The Australian photovoltaic industry has proposed the introduction of a new “distributed energy market” as part of a suite of measures that could avoid a potentially catastrophic energy market “death spiral” caused by reduced use of the electricity grid.
Although there has been much talk about the need for something to be done to overcome this problem and still allow ongoing uptake of PV and energy efficiency, this proposal is the first to develop a properly integrated package of measures.
The new market would allow the modern “prosumer” – households and businesses with rooftop solar and maybe battery storage – to buy and sell electricity from organizations other than their retailers. It also opens up the opportunity for network operators to enter the domestic market in what might be the most radical change in the industry for more than a century.
The “death spiral” has been a coin termed by the utilities themselves to describe the situation where revenues for network operators are reduced dramatically by the increased use of rooftop solar, battery storage and energy efficiency.
Because all these technologies mean reduced consumption from the grid, the network operators are then forced to impose higher charges on other consumers, possibly in the form of fixed tariffs, driving even more people from the grid. As Chris Dunstan wrote recently, it sets the potential between the big energy incumbents and consumers.
In a bid to short-circuit this death spiral, and collateral damage on the solar market and households, the Australian Photovoltaic Association has proposed a suite of measures that could radically change the way the market operates. These include the creation of a “distributed energy market” which will allow the production from rooftop solar to be traded, and allowing network operators to effectively enter the home energy market
“We’ve got two main problems at the moment,” says the APVA’s Rob Passey, who is also the senior research associate at the Centre for Energy and Environmental Markets At UNSW. “We’ve got lots of people wanting to install solar PV and energy efficiency (to reduce costs). And we’ve got problems for the network operators, which are owned by the state governments” (who are facing revenue shortfalls).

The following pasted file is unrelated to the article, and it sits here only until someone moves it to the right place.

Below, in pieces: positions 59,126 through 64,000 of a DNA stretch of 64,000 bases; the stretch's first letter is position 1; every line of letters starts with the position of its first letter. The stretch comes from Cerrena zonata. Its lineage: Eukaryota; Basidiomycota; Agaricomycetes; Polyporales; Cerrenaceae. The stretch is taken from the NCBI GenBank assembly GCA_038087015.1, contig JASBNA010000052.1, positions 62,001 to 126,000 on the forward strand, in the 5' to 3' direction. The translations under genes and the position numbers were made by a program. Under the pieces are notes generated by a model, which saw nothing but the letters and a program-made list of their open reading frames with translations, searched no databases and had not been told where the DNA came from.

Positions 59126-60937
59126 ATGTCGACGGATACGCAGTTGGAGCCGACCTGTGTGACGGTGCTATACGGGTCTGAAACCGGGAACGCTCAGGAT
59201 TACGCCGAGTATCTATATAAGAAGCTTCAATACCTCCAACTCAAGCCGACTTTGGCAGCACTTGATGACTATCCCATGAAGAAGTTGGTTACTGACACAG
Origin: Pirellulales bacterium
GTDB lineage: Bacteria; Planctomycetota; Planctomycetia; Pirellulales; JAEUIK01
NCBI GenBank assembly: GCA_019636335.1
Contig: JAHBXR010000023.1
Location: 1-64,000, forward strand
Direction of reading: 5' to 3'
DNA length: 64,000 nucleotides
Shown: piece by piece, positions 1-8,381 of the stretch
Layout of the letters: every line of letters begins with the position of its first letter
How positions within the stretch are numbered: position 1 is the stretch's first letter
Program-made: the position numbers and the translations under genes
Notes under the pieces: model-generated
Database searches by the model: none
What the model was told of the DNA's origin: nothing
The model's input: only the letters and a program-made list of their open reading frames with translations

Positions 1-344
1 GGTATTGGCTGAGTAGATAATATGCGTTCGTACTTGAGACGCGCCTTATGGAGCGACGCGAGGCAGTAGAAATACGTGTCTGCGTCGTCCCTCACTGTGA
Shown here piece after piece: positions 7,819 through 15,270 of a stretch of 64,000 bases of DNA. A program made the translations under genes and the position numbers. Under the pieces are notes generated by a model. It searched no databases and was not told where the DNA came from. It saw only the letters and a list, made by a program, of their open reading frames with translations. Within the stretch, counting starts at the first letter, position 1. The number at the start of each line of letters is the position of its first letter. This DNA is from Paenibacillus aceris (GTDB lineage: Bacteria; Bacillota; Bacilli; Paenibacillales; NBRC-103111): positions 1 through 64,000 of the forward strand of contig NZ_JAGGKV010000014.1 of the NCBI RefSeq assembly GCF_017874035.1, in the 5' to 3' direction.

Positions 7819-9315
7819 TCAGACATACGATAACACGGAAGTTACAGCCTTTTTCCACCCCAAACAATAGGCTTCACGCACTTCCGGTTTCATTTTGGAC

To align market incentives to benefit both consumers and the incumbent network operators, the APVA argues that the electricity system needs to be realigned from the current “top down” structure” to one where there is equal competition between supply-side and demand side options.
In short, it wants distributed energy to be treated equally with network augmentation during the planning process to minimise the need for large networks, and it wants this to be done through the use of what is called Integrated Resource Planning.
It says network operators also need to be regulated under a revenue cap, rather than a weighted average price cap (WAPC) – which results in network operators opposing anything that reduces electricity sales – as is likely to happen next for NSW and the ACT.
Passey says network operators also need to be allowed to participate in the distributed energy market because they are best placed to know what needs to be done to provide network support. They just need the right incentive to make the most economic decision for all parties, but also need to be appropriately ring-fenced so they don’t have an unfair advantage over their competitors.